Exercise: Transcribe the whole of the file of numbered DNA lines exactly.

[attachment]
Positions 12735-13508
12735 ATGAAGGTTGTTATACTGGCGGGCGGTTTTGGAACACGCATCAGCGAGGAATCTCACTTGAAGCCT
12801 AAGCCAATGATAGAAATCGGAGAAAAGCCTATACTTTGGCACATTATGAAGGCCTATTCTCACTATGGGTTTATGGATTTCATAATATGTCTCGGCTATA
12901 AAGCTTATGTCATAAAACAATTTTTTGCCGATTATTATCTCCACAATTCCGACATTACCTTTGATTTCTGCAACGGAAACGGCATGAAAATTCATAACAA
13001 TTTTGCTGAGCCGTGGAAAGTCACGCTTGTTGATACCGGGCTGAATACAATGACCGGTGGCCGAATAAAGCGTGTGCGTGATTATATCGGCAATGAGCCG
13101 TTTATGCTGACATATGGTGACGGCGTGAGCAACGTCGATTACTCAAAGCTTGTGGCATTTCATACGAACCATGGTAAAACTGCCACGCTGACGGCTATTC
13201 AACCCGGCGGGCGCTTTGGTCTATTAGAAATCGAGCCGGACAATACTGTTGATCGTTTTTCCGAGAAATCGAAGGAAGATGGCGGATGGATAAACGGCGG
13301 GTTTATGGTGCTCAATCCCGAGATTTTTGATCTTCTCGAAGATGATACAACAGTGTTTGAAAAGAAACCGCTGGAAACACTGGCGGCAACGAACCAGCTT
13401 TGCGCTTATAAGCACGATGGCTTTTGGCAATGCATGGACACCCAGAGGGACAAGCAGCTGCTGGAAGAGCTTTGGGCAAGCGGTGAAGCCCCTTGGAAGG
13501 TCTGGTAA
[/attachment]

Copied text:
Positions 12735-13508
12735 ATGAAGGTTGTTATACTGGCGGGCGGTTTTGGAACACGCATCAGCGAGGAATCTCACTTGAAGCCT
12801 AAGCCAATGATAGAAATCGGAGAAAAGCCTATACTTTGGCACATTATGAAGGCCTATTCTCACTATGGGTTTATGGATTTCATAATATGTCTCGGCTATA
12901 AAGCTTATGTCATAAAACAATTTTTTGCCGATTATTATCTCCACAATTCCGACATTACCTTTGATTTCTGCAACGGAAACGGCATGAAAATTCATAACAA
13001 TTTTGCTGAGCCGTGGAAAGTCACGCTTGTTGATACCGGGCTGAATACAATGACCGGTGGCCGAATAAAGCGTGTGCGTGATTATATCGGCAATGAGCCG
13101 TTTATGCTGACATATGGTGACGGCGTGAGCAACGTCGATTACTCAAAGCTTGTGGCATTTCATACGAACCATGGTAAAACTGCCACGCTGACGGCTATTC
13201 AACCCGGCGGGCGCTTTGGTCTATTAGAAATCGAGCCGGACAATACTGTTGATCGTTTTTCCGAGAAATCGAAGGAAGATGGCGGATGGATAAACGGCGG
13301 GTTTATGGTGCTCAATCCCGAGATTTTTGATCTTCTCGAAGATGATACAACAGTGTTTGAAAAGAAACCGCTGGAAACACTGGCGGCAACGAACCAGCTT
13401 TGCGCTTATAAGCACGATGGCTTTTGGCAATGCATGGACACCCAGAGGGACAAGCAGCTGCTGGAAGAGCTTTGGGCAAGCGGTGAAGCCCCTTGGAAGG
13501 TCTGGTAA